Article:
Sisters look forward to ‘normal’ festive season after heart transplant ops

Allison Kerr, 55, and Karen Owens, 58, were diagnosed with a genetic heart condition which had previously led to the death of their father.
Allison Kerr, 55, and Karen Owens, 58, were diagnosed with a genetic heart condition which had previously led to the death of their father.

Two sisters who both had heart transplants are looking forward to celebrating their first normal festive season in years after making full recoveries.

Allison Kerr and Karen Owens were diagnosed with the genetic heart condition familial dilated cardiomyopathy which led to the death of their father in 2005.

As their symptoms progressed the sisters discovered their only option was to undergo heart transplantation, and they both had to shield during the pandemic due to their vulnerability.

Mrs Kerr, 55, received a new heart at NHS Golden Jubilee in Clydebank in 2020 while her sister received one in 2021.

They are now looking forward to being fully able to celebrate Christmas and new year.

Ms Owens, 58, said: “I was having a bath the other day and it suddenly just washed over me that I felt good. I felt normal. I don’t know my donor’s name, but I call her Angela because to me she is an angel.

“I got quite emotional in my house about it, that part is quite hard to deal with. I said out loud ‘thank-you Angela’.

“For so long I felt dull and lifeless, now I feel like I have music in my head again. I haven’t been able to celebrate in so long: the last two years I was in hospital over the holidays, as well as on my birthday and the anniversary of my transplant.

“To feel like this and finally be able to have a normal Christmas and new year is fantastic and I can’t wait.”

Although her transplant went well, Ms Owens has spent 205 days in hospital over the last year due to other medical problems.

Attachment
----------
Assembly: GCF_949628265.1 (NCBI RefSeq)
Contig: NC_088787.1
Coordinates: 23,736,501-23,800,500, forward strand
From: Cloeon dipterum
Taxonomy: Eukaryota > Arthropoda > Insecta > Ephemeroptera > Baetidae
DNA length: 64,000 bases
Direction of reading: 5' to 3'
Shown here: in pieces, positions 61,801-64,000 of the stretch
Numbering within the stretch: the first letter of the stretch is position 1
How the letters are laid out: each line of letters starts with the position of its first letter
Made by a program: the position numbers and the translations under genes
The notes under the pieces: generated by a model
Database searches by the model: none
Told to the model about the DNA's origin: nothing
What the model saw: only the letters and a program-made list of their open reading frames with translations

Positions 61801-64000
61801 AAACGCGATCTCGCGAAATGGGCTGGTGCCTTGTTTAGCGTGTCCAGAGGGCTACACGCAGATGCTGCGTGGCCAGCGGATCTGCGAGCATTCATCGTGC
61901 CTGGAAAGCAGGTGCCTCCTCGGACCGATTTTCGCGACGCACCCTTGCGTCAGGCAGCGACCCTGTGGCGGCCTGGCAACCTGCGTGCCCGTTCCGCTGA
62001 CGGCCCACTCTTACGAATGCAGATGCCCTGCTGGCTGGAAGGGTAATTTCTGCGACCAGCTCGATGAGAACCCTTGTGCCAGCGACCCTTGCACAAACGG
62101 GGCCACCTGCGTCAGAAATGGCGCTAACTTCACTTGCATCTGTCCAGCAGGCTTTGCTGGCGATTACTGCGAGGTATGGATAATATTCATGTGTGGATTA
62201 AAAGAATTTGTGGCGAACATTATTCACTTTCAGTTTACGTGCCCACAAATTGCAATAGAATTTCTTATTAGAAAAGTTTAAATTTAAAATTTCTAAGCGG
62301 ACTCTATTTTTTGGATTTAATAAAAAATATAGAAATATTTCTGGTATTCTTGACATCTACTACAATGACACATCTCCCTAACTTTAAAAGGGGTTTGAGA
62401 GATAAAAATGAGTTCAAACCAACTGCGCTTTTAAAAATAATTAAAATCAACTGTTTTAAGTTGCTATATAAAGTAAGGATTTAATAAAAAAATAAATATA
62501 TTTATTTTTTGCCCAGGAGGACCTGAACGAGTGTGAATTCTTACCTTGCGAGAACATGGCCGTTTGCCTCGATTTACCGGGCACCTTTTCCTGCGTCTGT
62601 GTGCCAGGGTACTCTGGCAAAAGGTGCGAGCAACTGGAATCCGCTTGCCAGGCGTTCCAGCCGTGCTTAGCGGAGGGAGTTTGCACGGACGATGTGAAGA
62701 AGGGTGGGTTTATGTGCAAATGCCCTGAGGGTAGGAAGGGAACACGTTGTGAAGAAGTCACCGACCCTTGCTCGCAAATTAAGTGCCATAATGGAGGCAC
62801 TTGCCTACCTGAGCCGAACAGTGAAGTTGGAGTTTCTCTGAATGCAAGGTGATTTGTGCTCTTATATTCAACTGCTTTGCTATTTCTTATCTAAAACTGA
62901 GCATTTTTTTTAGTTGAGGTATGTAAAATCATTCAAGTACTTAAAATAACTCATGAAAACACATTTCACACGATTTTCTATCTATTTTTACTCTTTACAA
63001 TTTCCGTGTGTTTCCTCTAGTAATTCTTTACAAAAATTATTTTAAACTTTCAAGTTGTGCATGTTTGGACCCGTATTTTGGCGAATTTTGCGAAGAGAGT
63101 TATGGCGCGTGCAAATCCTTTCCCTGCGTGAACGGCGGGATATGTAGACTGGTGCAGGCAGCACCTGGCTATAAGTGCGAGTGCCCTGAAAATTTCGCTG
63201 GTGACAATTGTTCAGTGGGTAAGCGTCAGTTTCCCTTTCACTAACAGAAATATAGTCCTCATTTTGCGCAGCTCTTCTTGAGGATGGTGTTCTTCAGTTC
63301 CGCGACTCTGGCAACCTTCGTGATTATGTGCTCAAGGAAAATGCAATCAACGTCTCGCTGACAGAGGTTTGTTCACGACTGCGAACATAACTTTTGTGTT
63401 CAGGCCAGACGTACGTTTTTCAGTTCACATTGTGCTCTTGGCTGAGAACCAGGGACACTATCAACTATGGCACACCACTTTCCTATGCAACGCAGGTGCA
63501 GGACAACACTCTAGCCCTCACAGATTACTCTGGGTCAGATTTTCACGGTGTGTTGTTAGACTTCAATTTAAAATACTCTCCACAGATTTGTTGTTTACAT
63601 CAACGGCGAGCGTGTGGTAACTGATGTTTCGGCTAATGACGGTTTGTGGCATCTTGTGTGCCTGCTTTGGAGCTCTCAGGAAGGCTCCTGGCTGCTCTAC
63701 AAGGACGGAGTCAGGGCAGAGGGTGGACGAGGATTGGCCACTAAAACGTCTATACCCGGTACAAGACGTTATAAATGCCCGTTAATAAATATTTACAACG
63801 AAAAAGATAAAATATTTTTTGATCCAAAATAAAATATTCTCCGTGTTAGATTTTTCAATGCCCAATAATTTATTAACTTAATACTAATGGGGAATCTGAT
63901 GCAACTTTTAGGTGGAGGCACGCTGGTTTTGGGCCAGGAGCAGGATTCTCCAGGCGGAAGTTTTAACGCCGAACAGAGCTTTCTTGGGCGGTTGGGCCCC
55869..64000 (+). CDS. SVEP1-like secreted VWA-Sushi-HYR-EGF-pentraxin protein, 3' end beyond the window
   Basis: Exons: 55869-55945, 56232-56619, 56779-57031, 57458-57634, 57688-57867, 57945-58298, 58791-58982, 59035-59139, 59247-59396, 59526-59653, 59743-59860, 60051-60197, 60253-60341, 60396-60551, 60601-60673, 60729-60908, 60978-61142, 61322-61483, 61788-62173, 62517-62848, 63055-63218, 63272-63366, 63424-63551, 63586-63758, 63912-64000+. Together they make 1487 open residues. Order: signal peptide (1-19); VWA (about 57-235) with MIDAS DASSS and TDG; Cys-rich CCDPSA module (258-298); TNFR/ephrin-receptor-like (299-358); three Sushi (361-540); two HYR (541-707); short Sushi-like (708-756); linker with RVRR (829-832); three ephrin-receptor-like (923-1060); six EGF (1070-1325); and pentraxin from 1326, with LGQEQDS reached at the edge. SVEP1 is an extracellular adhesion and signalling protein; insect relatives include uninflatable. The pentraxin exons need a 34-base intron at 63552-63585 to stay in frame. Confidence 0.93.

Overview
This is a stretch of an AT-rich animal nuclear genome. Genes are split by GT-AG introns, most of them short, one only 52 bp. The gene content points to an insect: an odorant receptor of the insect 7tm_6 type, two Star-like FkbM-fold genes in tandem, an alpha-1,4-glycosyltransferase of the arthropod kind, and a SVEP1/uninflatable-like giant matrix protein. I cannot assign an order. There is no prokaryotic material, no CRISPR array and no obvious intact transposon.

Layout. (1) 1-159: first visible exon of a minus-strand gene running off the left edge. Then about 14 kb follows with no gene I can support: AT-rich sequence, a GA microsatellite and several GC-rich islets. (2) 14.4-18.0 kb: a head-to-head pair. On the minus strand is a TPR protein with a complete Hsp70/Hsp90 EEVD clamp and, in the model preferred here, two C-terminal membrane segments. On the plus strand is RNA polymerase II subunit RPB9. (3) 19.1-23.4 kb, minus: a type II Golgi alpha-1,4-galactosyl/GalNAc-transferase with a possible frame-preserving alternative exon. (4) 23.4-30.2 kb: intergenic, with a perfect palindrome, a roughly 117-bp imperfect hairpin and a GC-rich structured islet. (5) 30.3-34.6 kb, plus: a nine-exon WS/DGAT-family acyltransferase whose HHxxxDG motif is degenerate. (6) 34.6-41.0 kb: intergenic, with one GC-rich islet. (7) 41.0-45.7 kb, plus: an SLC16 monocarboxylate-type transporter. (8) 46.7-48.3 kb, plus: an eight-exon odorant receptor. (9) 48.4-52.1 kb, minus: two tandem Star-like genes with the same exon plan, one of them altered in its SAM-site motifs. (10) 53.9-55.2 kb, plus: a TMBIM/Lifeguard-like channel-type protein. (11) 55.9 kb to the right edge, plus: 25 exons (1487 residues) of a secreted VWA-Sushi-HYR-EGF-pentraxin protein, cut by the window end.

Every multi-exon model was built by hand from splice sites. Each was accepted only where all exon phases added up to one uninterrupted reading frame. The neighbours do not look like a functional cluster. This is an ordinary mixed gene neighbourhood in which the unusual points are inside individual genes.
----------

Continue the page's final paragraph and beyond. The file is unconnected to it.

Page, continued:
Not long after her transplant she developed two lung infections, which had nothing to do with her heart but came from soil she was using at her allotment.

Doctors then discovered a pre-cancerous growth on her foot which required surgery.

She said: “It really did affect me mentally more than anything. It just felt like one thing after another and it was scary.”

Karen Owens, left, and Allison Kerr both had heart transplants (NHS Golden Jubilee/PA)

NHS Golden Jubilee is home to the Scottish National Advanced Heart Failure Service, which is the adult heart transplantation centre for Scotland.

Since April this year, the team have performed 28 heart transplants.

Before they became ill, the sisters, from Coatbridge in North Lanarkshire, were known for taking on charity fundraising challenges and have now started doing so again.

They teamed up with another transplant patient from NHS Golden Jubilee, Marie Coyle Robertson, to raise awareness of the importance of organ donation, thank the team who cared for them and also celebrate the memory of all those who have donated an organ and given someone else the gift of life.

Mrs Kerr, who has two step-children and three grandchildren, said: “We teamed up with Marie to raise money and awareness for the heart transplant service by walking 100,000 steps throughout October.

“If you’re fit and healthy, that’s usually very doable: but when you’ve had a recent heart transplant it’s much more of a challenge, but we did it and raised £2,000 in the process.”

Jonathan Dalzell, a consultant cardiologist and transplant service clinical lead, said the transplant unit at the Golden Jubilee has seen a marked increase in the number of heart transplants over the past three years.

He said the national change to an “opt-out” organ donation system is likely to have contributed to this increase in transplant activity.

Dr Dalzell added: “Looking after Allison and Karen throughout their journey has been a privilege for our team and now seeing them thrive and take on a 100,000-step challenge makes our jobs worthwhile.

“We are hugely grateful to them for what they have done for the service, and hope they have a wonderful festive season.”